Preschoolers generally need to move from their crib to a “big kid” bed. The best time to graduate a toddler from crib to big-kid bed is at two and a half to three years old. While younger children may be interested in moving, it is important that you wait until your child is old enough to understand the concept of staying in bed, even if you are not there to reinforce it. This type of cognitive development is typically in place by 2 1/2 years old. There are a few ways to make your preschooler’s transition from a crib to a bed easy for the whole family.
The first step in moving your preschooler from the crib to a bed is to make sure he or she is ready. Is your child climbing in and out of their crib frequently? Does she have the ability to put herself to sleep at bedtime, and putting herself back to sleep if she waked up in the middle of the night? Is your child interested in a “big girl” bed? Discussing the move with your child and helping your preschooler be part of the move can help.
Some parents want to make the switch because they need the crib for another child, but this could lead to a difficult transition. A preschooler may feel very attached to his or her crib and be sad to leave it, so having another child take over their bed can be seen as a threat. They may begin to resent the new baby because of this. Involving your child in the transition from start to finish in this situation is very important. Get bedding and a bed that your child will enjoy, arrange stuffed animals on the bed, and lie down on the bed with your child for some “practice” sleeping. All of these steps will make the transition fun, interactive, and exciting, instead of scary or uncertain.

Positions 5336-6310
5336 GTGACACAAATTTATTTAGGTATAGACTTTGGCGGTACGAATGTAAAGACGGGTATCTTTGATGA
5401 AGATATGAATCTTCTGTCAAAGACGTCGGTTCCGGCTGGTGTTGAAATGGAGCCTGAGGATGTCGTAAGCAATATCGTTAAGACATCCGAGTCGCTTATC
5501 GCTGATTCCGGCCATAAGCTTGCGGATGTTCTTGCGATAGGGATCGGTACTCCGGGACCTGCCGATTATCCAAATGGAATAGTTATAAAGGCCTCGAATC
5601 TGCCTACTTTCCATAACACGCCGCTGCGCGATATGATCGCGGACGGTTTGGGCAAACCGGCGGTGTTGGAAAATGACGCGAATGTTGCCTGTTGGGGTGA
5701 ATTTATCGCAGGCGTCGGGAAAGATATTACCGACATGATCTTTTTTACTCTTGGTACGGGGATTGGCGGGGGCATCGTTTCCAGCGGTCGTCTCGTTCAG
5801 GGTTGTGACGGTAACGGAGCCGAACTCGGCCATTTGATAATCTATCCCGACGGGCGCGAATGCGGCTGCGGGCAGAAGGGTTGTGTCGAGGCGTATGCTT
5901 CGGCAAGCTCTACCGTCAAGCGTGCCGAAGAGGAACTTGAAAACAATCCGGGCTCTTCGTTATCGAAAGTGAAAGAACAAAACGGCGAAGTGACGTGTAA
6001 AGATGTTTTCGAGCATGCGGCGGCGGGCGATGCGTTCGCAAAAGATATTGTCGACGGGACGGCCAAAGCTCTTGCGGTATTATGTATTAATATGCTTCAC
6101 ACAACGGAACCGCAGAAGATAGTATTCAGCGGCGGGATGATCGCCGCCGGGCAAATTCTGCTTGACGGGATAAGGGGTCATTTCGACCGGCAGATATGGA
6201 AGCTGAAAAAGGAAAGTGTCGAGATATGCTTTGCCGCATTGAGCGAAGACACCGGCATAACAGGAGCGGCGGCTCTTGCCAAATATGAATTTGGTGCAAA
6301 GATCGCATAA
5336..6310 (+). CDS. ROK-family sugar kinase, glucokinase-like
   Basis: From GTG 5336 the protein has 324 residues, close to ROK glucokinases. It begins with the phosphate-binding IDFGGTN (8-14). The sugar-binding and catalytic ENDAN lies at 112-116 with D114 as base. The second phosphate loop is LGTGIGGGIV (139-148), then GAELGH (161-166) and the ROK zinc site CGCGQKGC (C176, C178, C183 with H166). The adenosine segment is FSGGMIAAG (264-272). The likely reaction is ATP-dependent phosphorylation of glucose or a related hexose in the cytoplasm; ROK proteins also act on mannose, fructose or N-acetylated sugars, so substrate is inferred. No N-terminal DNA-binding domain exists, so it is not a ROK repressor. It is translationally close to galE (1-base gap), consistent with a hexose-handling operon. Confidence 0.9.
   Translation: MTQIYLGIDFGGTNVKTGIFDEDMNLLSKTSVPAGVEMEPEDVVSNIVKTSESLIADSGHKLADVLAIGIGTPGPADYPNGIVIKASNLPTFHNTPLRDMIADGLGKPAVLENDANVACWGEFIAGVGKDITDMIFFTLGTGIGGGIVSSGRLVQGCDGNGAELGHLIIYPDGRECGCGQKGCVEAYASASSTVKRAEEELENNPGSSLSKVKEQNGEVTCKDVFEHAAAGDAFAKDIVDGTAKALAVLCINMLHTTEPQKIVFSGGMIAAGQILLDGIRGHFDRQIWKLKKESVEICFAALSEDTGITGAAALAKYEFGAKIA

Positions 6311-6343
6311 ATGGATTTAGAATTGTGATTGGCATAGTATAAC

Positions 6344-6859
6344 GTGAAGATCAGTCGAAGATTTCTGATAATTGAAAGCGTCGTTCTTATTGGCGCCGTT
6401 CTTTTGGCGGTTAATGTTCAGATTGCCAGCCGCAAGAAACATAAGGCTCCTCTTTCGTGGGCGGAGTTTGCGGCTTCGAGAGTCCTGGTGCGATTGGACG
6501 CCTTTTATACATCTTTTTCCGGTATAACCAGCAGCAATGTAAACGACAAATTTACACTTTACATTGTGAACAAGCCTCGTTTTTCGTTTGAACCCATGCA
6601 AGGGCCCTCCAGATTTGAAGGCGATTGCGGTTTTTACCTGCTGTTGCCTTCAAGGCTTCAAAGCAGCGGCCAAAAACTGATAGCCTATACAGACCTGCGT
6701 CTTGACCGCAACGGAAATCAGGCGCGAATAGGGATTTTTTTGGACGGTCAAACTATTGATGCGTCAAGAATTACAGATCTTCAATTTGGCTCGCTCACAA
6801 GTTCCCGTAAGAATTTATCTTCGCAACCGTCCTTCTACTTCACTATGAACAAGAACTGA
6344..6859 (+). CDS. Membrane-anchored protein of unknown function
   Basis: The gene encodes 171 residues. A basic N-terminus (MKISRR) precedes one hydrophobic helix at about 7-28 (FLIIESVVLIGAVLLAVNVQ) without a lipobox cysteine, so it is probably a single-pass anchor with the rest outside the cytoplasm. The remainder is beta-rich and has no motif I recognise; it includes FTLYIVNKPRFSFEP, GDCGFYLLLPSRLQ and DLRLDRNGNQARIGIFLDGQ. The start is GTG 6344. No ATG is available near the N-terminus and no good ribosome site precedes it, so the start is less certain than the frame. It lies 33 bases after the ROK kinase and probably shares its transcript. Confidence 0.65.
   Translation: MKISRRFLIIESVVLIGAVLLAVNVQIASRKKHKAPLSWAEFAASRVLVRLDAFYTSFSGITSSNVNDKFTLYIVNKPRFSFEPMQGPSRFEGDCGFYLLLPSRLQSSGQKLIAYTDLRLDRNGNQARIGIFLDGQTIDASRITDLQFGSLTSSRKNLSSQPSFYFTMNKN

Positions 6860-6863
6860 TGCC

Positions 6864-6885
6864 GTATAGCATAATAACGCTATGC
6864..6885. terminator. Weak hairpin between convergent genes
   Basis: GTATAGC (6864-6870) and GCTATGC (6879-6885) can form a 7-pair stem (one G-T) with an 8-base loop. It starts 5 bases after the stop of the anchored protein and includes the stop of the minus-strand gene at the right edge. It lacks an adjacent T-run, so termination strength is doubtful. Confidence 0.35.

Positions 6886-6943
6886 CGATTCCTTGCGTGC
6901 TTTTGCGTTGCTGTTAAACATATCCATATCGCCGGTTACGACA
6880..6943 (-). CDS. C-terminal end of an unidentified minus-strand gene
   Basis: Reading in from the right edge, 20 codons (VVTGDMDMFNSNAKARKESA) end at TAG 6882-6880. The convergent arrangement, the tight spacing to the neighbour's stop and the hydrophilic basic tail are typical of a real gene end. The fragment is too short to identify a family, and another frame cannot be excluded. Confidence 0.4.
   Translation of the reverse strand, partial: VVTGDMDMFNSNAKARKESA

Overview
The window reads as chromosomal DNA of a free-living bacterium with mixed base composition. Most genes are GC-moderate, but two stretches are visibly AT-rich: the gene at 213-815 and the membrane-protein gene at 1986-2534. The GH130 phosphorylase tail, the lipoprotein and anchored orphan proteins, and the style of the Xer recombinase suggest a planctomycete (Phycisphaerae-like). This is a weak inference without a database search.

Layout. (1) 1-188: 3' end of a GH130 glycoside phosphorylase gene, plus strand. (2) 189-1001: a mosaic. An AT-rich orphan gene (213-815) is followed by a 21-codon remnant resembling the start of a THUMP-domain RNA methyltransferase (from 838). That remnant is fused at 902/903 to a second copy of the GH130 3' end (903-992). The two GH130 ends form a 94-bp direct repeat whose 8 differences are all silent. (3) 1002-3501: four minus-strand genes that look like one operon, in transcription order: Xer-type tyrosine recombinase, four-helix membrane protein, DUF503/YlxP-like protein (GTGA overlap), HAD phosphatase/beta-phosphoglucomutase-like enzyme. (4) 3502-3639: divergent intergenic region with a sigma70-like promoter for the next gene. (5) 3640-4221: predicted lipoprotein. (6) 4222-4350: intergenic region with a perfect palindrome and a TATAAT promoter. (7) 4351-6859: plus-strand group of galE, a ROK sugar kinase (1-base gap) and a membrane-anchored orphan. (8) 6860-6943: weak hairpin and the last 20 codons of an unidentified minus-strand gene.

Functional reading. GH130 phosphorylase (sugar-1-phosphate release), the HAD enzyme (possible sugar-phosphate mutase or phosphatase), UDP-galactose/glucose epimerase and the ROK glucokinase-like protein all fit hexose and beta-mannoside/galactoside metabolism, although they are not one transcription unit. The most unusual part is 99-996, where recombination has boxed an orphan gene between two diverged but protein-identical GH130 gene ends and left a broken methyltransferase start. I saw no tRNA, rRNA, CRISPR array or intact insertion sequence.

For some families, the cold turkey approach works best. Remove your child’s bed and replace it with a bed, in the same spot, against a wall so your child can feel secure. A guard rail and pillows may also help. A gradual approach may also work for some families. This starts by taking down some of the crib’s railings, so your child can easily get in and out of the crib themselves. Sometimes having both a crib and a bed in the room can help. In this case, help your child pick one to nap in or for nighttime. Once your child is consistently picking the bed, remove your crib. Or, set up a calendar to help your child understand then the day is coming that the crib is leaving. Most of all, keep all other routines the same during this time of transition. As with any major milestone, parents must be patient and encouraging, and celebrate their child’s successes.